Whether for medical reasons, getting the jitters, or to avoid being up all night, some of us choose to drink decaffeinated coffee or tea instead of regular. But, when it comes to drinking decaf beverages, are we still putting some caffeine into our systems? The answer depends on what you are drinking exactly. First, let's look at what "decaf" really means.
The Definition of Decaf
Coffee and tea is naturally caffeinated—an eight-ounce cup of coffee contains 80 to 135 milligrams of caffeine; the same amount of black tea has 40 to 60 milligrams, while green tea has just 15 milligrams. There is no such thing as coffee or tea that is without caffeine in its original state—which is why these beverages become decaffeinated.
"Decaf" is short for "decaffeinated" or "decaffeination." Contrary to popular belief, decaf is not the same as "caffeine-free." Caffeine-free means the product is completely void of caffeine—never had it, never will. However, decaf means the natural caffeine in the beverage has been removed through a process during production.
Caffeine in Decaf Drinks
Although there is this process of caffeine removal, most decaf coffees and teas still contain trace amounts caffeine—maybe one to two percent. And due to the lack of enforcement of decaf health claims, some decaf drinks may contain moderate—or even more—amounts of caffeine.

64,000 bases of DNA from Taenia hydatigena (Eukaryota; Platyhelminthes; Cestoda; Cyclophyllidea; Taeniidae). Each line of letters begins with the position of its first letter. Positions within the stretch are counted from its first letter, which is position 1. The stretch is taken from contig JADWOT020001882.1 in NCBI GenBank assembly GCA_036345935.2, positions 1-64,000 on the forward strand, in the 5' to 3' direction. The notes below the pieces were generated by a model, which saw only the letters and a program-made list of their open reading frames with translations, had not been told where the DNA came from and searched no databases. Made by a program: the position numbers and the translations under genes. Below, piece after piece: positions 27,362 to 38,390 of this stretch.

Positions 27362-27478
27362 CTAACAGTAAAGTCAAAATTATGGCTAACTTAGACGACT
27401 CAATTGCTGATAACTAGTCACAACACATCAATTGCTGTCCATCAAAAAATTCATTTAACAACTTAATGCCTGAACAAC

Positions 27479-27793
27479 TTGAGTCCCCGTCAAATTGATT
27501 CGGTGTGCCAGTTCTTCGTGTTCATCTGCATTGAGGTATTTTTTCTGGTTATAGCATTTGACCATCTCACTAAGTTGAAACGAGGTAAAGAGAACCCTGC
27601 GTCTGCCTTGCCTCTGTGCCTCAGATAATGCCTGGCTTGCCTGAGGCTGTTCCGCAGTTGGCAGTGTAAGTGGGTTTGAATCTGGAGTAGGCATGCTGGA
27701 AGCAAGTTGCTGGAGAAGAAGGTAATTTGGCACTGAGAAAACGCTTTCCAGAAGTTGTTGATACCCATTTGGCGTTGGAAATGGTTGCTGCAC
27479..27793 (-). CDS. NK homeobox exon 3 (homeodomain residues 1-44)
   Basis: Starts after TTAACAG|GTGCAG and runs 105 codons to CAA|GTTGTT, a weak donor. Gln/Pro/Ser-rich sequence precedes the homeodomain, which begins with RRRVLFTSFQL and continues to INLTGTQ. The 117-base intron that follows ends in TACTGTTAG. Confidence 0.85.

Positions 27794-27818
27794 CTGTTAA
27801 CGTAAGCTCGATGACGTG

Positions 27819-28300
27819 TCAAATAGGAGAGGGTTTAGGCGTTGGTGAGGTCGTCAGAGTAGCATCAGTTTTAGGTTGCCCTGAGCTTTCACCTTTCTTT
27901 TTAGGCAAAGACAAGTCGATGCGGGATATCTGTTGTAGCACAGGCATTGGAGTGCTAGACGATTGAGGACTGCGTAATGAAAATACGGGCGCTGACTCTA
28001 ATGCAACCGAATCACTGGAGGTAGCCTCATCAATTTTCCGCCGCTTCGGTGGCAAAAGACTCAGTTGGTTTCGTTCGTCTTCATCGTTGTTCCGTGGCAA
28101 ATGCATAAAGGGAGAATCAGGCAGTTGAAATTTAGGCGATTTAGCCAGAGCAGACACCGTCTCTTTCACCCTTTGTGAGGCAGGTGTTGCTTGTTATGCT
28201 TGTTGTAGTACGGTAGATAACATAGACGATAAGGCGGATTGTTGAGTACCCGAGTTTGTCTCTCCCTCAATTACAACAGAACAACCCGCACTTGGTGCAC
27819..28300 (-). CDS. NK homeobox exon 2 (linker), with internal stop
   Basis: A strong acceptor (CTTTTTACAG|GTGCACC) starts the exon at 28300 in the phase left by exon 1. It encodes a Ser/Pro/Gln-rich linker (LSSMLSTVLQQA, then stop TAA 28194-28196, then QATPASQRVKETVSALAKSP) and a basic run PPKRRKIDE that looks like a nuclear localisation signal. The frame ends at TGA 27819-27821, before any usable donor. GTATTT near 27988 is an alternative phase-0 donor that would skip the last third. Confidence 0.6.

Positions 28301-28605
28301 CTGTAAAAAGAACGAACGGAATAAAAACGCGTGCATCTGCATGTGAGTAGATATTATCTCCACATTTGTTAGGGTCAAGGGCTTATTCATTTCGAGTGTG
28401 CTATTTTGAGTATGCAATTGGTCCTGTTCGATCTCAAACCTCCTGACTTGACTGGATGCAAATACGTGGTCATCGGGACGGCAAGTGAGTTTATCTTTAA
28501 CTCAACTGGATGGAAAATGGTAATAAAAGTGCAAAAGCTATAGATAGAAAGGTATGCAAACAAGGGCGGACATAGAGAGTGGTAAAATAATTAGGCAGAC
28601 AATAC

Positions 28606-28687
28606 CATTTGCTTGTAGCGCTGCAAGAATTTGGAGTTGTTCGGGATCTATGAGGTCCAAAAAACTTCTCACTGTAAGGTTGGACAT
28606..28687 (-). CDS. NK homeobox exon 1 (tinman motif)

When it comes to coffee, you really don't have a pure caffeine-free option (there is actually a naturally caffeine-free coffee out there, but it's very rare). Tea, however, is available in a few different forms—herbal infusions—that make it easier to find a tea void of any caffeine.
Caffeine in Tea
While many herbal infusions (also called tisanes) are naturally caffeine-free, decaf teas are teas that naturally contain caffeine but have had most of the caffeine removed. Therefore, if you are looking for a truly caffeine-free tea, do not choose a decaf black tea, for example—it will have traces of caffeine in it. Instead, select an herbal tea, which is made from plant material (vs. the leaves of the Camellia sinesis plant, which is what tea is made of) and is not actually a tea at all. An added bonus is that many herbal teas offer health benefits, such as aiding in digestion or providing vitamins and antioxidants.
The Effects of Traces of Caffeine
One or two percent of caffeine may not seem like much, but over the course of the day—depending on how much you drink, of course—these small amounts will add up. So, if you are sensitive to caffeine, you probably don't want to have several cups in the morning, followed by an afternoon mug, topped off with a decaf tea before bed.